36. Su, CY, Lin, JH, Chien, TH, Cheng, KF, and Sung, YT. Grip strength in different positions of elbow and shoulder. Arch Phys Med Rehabil 75: 812-815, 1994.
37. United States Sports Academy in Cooperation with the General Organization of Youth and Sport (State of Bahrain). International Physical Fitness Test. Available at: http://www.thesportjournal.org/VOL1NO2/fittest.HTM. Accessed September 25, 2009.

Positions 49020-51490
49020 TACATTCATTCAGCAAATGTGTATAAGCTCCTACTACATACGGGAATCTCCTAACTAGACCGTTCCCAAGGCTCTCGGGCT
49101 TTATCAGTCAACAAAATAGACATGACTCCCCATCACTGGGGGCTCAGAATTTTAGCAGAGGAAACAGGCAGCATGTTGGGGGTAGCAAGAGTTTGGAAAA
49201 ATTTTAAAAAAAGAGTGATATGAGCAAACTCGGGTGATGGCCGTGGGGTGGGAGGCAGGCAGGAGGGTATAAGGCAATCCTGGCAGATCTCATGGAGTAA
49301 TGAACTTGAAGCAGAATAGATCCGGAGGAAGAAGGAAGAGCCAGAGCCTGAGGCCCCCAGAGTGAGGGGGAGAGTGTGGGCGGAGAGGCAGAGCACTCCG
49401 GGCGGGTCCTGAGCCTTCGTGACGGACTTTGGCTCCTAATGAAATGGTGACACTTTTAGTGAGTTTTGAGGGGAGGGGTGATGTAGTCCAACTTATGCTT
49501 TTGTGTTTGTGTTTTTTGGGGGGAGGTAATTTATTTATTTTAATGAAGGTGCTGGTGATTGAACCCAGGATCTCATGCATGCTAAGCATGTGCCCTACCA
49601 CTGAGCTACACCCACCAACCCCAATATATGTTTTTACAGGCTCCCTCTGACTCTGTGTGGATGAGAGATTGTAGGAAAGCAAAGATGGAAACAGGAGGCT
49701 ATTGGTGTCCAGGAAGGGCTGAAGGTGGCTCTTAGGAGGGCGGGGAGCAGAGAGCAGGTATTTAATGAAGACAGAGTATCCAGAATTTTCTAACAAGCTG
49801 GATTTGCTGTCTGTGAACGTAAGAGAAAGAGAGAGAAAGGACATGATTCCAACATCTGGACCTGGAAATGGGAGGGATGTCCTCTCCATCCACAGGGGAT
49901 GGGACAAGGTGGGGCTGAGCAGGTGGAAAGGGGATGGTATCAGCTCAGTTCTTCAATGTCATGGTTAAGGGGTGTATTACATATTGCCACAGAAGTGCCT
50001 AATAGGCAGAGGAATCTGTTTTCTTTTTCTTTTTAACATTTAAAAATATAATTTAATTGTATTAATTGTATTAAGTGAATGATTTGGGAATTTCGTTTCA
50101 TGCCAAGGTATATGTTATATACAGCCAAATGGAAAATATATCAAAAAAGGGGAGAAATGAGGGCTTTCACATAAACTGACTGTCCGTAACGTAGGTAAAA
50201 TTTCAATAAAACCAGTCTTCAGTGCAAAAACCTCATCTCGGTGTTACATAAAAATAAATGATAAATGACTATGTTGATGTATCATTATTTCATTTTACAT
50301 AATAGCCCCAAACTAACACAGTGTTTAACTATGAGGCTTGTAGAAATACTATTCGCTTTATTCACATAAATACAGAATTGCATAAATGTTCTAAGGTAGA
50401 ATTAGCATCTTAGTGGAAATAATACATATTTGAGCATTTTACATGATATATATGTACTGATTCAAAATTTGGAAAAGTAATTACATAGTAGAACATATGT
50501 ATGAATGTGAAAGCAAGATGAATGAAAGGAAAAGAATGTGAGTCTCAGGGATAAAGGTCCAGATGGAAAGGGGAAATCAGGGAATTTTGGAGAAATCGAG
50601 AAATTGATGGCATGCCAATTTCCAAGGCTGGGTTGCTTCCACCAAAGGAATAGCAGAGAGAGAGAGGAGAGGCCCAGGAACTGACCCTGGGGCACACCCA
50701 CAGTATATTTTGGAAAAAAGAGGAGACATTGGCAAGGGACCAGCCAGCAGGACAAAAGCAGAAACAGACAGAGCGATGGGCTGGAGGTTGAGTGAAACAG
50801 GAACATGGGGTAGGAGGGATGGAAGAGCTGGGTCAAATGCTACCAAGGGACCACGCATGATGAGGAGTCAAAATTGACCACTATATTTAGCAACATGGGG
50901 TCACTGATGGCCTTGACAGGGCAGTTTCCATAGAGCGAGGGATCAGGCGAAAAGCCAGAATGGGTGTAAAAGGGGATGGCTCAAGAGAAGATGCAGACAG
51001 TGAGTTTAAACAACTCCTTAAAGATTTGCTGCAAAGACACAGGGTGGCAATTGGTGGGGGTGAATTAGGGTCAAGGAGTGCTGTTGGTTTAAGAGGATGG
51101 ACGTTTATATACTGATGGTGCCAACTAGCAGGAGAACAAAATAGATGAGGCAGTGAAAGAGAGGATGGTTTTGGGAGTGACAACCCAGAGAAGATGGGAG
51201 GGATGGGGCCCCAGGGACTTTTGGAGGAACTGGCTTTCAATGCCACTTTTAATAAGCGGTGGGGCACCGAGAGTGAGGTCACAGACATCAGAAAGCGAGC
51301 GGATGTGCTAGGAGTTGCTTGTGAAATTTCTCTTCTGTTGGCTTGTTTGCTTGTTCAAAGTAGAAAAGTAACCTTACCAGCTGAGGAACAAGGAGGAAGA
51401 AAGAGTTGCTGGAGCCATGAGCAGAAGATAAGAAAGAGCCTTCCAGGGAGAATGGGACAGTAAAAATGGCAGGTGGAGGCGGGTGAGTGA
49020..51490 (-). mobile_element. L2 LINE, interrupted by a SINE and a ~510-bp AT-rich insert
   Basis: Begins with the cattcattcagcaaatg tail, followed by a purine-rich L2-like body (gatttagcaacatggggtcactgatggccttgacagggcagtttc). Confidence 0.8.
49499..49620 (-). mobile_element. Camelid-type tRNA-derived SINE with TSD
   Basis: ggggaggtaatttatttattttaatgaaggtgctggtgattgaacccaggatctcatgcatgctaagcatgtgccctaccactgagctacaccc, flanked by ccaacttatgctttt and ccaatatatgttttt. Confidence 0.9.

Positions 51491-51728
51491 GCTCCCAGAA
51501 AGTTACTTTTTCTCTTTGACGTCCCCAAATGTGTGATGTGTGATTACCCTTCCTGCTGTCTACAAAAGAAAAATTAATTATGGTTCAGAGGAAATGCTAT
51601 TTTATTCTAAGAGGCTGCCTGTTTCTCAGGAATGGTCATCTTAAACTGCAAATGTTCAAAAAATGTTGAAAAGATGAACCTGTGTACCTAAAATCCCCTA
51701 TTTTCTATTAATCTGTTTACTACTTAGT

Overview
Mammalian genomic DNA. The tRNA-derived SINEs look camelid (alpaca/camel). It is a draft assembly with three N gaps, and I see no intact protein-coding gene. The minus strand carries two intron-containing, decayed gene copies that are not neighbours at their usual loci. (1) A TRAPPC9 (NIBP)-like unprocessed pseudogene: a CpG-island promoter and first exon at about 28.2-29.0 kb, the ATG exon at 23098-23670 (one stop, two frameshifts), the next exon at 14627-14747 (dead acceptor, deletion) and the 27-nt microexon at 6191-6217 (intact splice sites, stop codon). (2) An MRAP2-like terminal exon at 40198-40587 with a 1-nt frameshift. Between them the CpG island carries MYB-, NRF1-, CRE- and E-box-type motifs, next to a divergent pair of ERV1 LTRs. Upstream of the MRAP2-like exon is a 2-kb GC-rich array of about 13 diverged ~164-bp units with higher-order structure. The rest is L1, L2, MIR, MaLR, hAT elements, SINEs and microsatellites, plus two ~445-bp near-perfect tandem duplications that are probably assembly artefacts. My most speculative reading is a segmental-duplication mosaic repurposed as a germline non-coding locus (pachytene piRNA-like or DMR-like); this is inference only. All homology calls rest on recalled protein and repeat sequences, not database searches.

38. Van Den Beld, WA, Van Der Sanden, GA, Sengers, RC, Verbeek, AL, and Gabreels, FJ. Validity and reproducibility of the Jamar dynamometer in children aged 4-11 years. Disabil Rehabil 28: 1303-1309, 2006.
39. Watanabe, T, Owashi, K, Kanauchi, Y, Mura, N, Takahara, M, and Ogino, T. The short-term reliability of grip strength measurement and the effects of posture and grip span. J Hand Surg Am 30: 603-609, 2005.
Keywords:

physical fitness; muscular fitness; teenagers; hand; Bland and Altman

© 2010 National Strength and Conditioning Association